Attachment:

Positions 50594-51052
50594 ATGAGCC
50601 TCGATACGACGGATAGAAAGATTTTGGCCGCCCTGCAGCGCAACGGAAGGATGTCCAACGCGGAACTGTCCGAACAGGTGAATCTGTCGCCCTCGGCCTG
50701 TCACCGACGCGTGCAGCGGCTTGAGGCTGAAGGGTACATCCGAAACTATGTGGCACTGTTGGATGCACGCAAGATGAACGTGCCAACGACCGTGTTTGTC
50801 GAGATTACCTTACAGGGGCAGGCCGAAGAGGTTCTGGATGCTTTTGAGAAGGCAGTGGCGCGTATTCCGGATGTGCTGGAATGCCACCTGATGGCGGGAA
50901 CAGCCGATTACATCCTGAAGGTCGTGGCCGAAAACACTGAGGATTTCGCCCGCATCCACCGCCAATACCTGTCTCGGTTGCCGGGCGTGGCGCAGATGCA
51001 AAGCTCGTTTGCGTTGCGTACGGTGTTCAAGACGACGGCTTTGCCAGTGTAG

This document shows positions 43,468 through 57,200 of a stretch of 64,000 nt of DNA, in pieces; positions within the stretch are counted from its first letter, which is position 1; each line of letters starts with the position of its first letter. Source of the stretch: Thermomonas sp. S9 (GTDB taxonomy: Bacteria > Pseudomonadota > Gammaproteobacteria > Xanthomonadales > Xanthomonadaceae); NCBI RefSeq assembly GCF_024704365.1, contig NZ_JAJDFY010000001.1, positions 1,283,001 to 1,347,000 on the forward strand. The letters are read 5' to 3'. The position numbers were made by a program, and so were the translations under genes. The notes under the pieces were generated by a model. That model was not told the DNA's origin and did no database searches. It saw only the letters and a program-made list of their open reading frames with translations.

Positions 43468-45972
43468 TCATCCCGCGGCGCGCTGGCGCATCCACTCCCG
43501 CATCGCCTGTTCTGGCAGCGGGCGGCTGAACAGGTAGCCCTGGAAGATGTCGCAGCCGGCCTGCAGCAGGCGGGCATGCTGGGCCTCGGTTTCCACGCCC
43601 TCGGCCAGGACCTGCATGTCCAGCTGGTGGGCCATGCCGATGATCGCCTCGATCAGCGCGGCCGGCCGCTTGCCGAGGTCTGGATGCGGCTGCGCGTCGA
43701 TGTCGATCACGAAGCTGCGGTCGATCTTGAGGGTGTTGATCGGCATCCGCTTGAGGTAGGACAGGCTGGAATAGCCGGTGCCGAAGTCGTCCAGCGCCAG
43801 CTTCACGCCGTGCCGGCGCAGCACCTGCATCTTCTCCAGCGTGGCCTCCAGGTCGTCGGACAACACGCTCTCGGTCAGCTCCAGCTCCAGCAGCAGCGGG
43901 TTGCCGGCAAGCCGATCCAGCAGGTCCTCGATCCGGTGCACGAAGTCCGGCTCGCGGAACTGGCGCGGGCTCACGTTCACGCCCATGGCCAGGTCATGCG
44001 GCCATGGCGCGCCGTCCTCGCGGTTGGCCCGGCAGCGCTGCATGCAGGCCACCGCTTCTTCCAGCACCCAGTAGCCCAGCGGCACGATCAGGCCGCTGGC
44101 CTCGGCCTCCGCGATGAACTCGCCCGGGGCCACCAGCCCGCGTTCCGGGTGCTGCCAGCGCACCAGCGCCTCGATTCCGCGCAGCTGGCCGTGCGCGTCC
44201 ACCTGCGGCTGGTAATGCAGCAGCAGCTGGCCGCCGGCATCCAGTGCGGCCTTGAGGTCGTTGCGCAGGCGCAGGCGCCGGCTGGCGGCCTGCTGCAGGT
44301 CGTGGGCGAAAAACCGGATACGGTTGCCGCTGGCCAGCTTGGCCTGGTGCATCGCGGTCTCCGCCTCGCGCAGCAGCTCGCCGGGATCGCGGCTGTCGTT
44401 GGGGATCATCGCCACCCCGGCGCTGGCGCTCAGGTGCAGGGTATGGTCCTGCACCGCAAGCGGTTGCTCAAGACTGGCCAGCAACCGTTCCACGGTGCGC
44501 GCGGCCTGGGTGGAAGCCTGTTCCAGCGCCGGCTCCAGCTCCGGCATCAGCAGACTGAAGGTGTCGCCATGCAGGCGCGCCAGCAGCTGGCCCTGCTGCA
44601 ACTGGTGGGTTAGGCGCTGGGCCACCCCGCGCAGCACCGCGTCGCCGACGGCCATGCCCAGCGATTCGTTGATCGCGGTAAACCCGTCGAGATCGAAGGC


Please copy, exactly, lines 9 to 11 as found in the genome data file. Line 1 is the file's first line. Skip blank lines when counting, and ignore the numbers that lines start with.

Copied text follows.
Positions 43468-45972
43468 TCATCCCGCGGCGCGCTGGCGCATCCACTCCCG
43501 CATCGCCTGTTCTGGCAGCGGGCGGCTGAACAGGTAGCCCTGGAAGATGTCGCAGCCGGCCTGCAGCAGGCGGGCATGCTGGGCCTCGGTTTCCACGCCC